The panel discussion that followed the Edelman presentation was also quite interesting.  Paula Gant of the American Gas Association memorably described the synergies between natural gas, renewables and energy efficiency as a symphony.  Jason Walsh of the Department of Energy's Office of Energy Efficiency and Renewable Energy addressed concerns about the reform of subsidies for renewable energy, while reminding the audience that private investment in renewables stood at $269 billion last year.  Peter Nelson, communications director of Resources for the Future, a nonpartisan, highly trusted NGO, offered his thoughts on the politicization of environmental issues, which seems linked to polarization over climate change.  Robert Dillon, communications director of the US Senate's Energy and Natural Resources Committee, pointed out that much of the current debate is over facts, asking, "Who owns the facts?"  The panel was moderated by Paul Bledsoe, a veteran of Congress, the White House and policy circles.  His comment that, "It's a stakeholder world, not a shareholder world," encapsulated what might have been the key takeaway of the day for companies. 

As good as the panel discussion was, when I left I was still mulling over an implication raised by Amy Hemingway of Edelman in her remarks at the start of the session.  Energy policy involves the intersection of government and energy companies.  It surely complicates the challenging tasks we face, with regard to resource management and environmental stewardship, that much of the public doesn't trust government or energy to solve our important problems.  Both institutions suffer from serious trust gaps, while NGOs, who as one panelist observed have significantly fewer constraints on their statements and actions, enjoy more trust than either one (or both together?)  Especially for the energy industry, getting things done increasingly requires more than good plans and solid returns. Its "license to lead", as another panelist described it, must be earned by engaging in activities that usually aren't second nature for experienced engineers and finance experts.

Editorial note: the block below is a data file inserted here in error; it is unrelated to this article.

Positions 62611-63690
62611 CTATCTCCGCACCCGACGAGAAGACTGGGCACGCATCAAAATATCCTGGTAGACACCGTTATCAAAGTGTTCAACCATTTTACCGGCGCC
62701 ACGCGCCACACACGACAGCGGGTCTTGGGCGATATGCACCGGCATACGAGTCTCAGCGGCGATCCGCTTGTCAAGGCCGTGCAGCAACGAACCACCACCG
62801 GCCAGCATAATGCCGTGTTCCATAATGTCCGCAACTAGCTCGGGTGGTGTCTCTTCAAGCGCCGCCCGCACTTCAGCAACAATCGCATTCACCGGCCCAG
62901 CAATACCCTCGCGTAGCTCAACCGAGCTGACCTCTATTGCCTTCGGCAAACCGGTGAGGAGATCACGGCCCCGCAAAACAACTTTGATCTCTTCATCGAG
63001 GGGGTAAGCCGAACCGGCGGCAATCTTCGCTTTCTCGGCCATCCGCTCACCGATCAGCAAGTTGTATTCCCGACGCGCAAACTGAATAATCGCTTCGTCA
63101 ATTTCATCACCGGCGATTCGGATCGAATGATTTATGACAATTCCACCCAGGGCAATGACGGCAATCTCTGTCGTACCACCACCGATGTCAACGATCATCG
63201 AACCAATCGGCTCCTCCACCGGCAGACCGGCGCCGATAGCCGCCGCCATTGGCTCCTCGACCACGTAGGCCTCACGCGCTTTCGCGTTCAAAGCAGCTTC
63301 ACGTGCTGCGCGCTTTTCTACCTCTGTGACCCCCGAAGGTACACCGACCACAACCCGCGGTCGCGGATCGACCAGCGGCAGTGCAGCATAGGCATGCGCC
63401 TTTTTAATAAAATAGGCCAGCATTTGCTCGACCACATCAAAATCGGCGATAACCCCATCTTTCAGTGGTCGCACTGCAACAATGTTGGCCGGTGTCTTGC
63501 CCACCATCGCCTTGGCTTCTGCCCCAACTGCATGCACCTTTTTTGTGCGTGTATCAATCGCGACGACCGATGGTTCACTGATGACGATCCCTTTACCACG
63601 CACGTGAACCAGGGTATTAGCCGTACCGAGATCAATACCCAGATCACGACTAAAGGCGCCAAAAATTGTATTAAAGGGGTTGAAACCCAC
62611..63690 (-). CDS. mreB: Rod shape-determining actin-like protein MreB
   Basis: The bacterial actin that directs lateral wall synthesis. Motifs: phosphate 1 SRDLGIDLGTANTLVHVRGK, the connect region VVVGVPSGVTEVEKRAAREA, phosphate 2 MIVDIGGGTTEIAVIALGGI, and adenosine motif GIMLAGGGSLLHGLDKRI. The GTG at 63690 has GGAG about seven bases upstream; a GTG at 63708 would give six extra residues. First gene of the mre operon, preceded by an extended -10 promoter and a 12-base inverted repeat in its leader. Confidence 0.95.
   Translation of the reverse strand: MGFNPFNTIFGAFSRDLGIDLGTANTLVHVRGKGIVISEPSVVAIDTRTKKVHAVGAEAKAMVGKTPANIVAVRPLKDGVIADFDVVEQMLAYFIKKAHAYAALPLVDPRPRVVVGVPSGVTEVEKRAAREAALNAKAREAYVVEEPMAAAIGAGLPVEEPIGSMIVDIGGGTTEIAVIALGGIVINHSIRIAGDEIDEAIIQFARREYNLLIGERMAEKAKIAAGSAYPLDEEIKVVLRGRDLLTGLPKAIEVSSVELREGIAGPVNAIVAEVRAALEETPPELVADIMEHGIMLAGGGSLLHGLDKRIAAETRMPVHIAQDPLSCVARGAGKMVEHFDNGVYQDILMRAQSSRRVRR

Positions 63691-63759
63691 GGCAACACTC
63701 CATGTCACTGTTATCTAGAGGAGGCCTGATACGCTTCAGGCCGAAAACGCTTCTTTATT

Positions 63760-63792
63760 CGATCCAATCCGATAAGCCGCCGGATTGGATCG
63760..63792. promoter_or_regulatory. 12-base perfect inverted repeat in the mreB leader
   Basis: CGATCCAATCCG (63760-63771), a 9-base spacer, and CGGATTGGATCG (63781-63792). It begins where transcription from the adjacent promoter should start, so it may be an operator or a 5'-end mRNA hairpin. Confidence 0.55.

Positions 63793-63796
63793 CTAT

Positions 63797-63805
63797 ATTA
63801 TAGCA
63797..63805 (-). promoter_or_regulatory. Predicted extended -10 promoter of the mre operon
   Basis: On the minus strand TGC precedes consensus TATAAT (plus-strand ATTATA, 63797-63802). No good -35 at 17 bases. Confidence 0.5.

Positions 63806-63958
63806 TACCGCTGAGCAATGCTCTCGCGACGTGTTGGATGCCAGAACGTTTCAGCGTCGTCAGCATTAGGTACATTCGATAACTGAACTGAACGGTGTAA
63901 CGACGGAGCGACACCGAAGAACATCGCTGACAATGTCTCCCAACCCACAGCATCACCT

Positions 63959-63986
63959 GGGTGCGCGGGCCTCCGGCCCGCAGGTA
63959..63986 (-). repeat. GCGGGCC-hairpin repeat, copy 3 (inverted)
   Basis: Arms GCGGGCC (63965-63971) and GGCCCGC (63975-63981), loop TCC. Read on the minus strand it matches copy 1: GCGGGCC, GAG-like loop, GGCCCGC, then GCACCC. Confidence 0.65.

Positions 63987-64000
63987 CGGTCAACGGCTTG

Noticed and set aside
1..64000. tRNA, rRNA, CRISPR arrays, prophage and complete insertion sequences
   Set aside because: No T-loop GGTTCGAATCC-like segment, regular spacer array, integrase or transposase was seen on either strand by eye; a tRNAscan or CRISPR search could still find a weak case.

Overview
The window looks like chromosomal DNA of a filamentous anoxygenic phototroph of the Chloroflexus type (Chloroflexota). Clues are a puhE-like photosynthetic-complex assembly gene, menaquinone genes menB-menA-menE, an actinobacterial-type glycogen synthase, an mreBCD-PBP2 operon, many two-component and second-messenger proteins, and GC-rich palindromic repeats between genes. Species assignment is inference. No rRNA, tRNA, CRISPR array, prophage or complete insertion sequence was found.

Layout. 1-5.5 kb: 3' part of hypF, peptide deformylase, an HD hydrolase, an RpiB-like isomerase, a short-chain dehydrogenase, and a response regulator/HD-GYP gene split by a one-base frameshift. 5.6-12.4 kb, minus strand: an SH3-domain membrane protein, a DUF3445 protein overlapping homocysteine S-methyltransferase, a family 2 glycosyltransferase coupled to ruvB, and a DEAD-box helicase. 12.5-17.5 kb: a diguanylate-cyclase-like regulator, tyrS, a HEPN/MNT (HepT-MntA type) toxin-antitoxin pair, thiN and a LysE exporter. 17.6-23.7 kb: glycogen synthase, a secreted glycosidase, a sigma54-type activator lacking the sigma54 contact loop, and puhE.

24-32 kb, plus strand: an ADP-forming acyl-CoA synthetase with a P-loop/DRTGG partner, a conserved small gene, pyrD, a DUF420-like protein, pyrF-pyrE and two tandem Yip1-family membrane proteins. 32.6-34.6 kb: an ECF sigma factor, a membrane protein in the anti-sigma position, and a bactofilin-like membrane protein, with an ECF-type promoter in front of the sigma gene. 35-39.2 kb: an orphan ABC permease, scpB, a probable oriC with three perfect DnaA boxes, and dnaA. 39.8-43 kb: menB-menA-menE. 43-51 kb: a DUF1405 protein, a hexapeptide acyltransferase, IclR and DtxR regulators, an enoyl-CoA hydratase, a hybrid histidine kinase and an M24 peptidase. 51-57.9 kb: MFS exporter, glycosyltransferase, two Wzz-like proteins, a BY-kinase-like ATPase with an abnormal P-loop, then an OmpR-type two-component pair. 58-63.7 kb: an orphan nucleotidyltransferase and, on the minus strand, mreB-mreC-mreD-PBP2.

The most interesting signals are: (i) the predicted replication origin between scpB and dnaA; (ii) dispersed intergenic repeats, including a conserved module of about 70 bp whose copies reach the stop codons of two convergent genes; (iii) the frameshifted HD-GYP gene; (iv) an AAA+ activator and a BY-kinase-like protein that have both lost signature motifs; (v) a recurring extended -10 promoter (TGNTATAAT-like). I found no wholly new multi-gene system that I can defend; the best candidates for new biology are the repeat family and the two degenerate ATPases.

Ed Reid said...

The energy industry "earns its stripes" every day, when a customer flips a switch, lights a burner or fuels a car. The triviality of those events is a testament to the performance of the energy industry, in spite of the "help" it receives for government at various levels.

Geoffrey Styles said...

For part of my career, I was totally focused on making sure that when customers turned up at my former company's service stations, there'd be fuel for them to buy. We "earned our stripes" through such reliability, whether our refineries were running like tops or down for maintenance or unexpected repairs. Wasn't always easy, either.